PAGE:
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I'm about to download a page encoded in UTF-8. So this is my code:

using (WebClient client = new WebClient())
{
    client.Headers.Add("user-agent", Request.UserAgent);

    htmlPage = client.DownloadString(HttpUtility.UrlDecode(resoruce_url));

    var KeysParsed = HttpUtility.ParseQueryString(client.ResponseHeaders["Content-Type"].Replace(" ", "").Replace(";", "&"));
    var charset = ((KeysParsed["charset"] != null) ? KeysParsed["charset"] : "UTF-8");
    Response.Write(client.ResponseHeaders);

    byte[] bytePage = Encoding.GetEncoding(charset).GetBytes(htmlPage);
    using (var reader = new StreamReader(new MemoryStream(bytePage), Encoding.GetEncoding(charset)))
    {
        htmlPage = reader.ReadToEnd();
        Response.Write(htmlPage);
    }
}

so, it set UTF-8 for the encoding. But the downloaded title, for example, show in my screen as:

Sexy cover: 60 e più di “quei dischi” vietati ai minori

and not as:

Sexy cover: 60 e più di “quei dischi” vietati ai minori

somethings is wrong, but I don't find where. Any ideas?

share|improve this question
    
What does it say if you use a web browser? –  Gusdor Oct 14 '13 at 15:06
    
Using a web browser the correct text on the title is Sexy cover: 60 e più di “quei dischi” vietati ai minori. Try yourself, open it with Firefox :) –  markzzz Oct 14 '13 at 15:08
1  
"Sexy covers". I'm at work sir. Try UTF-16 and ASCII Western European and see what it says. Are you sure you should be defaulting to UTF-8? –  Gusdor Oct 14 '13 at 15:10
    
Also, are there any headers that may tell you what the encoding is? –  Gusdor Oct 14 '13 at 15:15
    
var KeysParsed = HttpUtility.ParseQueryString(client.ResponseHeaders["Content-Type"].Replace(" ", "").Replace(";", "&")); What is this code supposed to be doing? –  Matthew Oct 14 '13 at 15:39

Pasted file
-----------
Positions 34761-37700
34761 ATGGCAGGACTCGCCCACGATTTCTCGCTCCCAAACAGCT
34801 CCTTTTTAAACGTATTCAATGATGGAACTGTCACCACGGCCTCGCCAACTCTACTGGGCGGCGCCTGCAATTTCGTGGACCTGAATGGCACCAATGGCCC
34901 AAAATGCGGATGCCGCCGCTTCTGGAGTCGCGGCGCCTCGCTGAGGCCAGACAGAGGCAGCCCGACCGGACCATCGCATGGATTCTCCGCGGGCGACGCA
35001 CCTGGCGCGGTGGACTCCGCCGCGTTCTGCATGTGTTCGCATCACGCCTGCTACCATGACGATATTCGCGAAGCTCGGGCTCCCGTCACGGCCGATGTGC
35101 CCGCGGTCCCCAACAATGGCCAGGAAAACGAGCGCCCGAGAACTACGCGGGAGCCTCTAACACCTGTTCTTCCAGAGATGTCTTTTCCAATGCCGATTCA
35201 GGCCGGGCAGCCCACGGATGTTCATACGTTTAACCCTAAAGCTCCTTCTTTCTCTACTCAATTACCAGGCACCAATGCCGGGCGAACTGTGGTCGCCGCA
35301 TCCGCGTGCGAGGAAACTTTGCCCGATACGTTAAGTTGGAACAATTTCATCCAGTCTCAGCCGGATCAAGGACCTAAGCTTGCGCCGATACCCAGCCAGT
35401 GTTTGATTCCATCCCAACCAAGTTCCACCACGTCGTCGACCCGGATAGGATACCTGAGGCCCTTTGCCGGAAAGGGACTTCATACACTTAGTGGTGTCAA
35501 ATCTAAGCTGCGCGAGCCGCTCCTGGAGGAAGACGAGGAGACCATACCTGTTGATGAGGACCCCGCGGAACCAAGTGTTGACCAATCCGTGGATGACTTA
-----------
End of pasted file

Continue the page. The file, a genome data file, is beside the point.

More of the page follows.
1 Answer 1

up vote 5 down vote accepted

The problem is that by the time you get the data it's already been converted.

When WebClient.DownloadString executes, it gets the raw bytes and converts them to a string using the default encoding. The damage is done. You can't take the resulting string, turn it back into bytes, and re-interpret it.

Put another way, this is what's happening:

// WebClient.DownloadString does, essentially, this.
byte[] rawBytes = DownloadData();
string htmlPage = Encoding.Default.GetString(rawBytes);

// Now you're doing this:
byte[] myBytes = Encoding.Utf8.GetBytes(htmlPage);

But myBytes will not necessarily be the same as rawBytes.

If you know what encoding to use beforehand, you can set the WebClient instance's Encoding property. If you want to interpret the string based on the encoding specified in the Content-Type header, then you have to download the raw bytes, determine the encoding, and use that to interpret the string. For example:

var rawBytes = client.DownloadData(HttpUtility.UrlDecode(resoruce_url));
var KeysParsed = HttpUtility.ParseQueryString(client.ResponseHeaders["Content-Type"].Replace(" ", "").Replace(";", "&"));
var charset = ((KeysParsed["charset"] != null) ? KeysParsed["charset"] : "UTF-8");

var theEncoding = Encoding.GetEncoding(charset);
htmlPage = theEncoding.GetString(rawBytes);
share|improve this answer
    
Ah there is GetString(), so I don't need GetBytes at all! thank you man! –  markzzz Oct 15 '13 at 7:20

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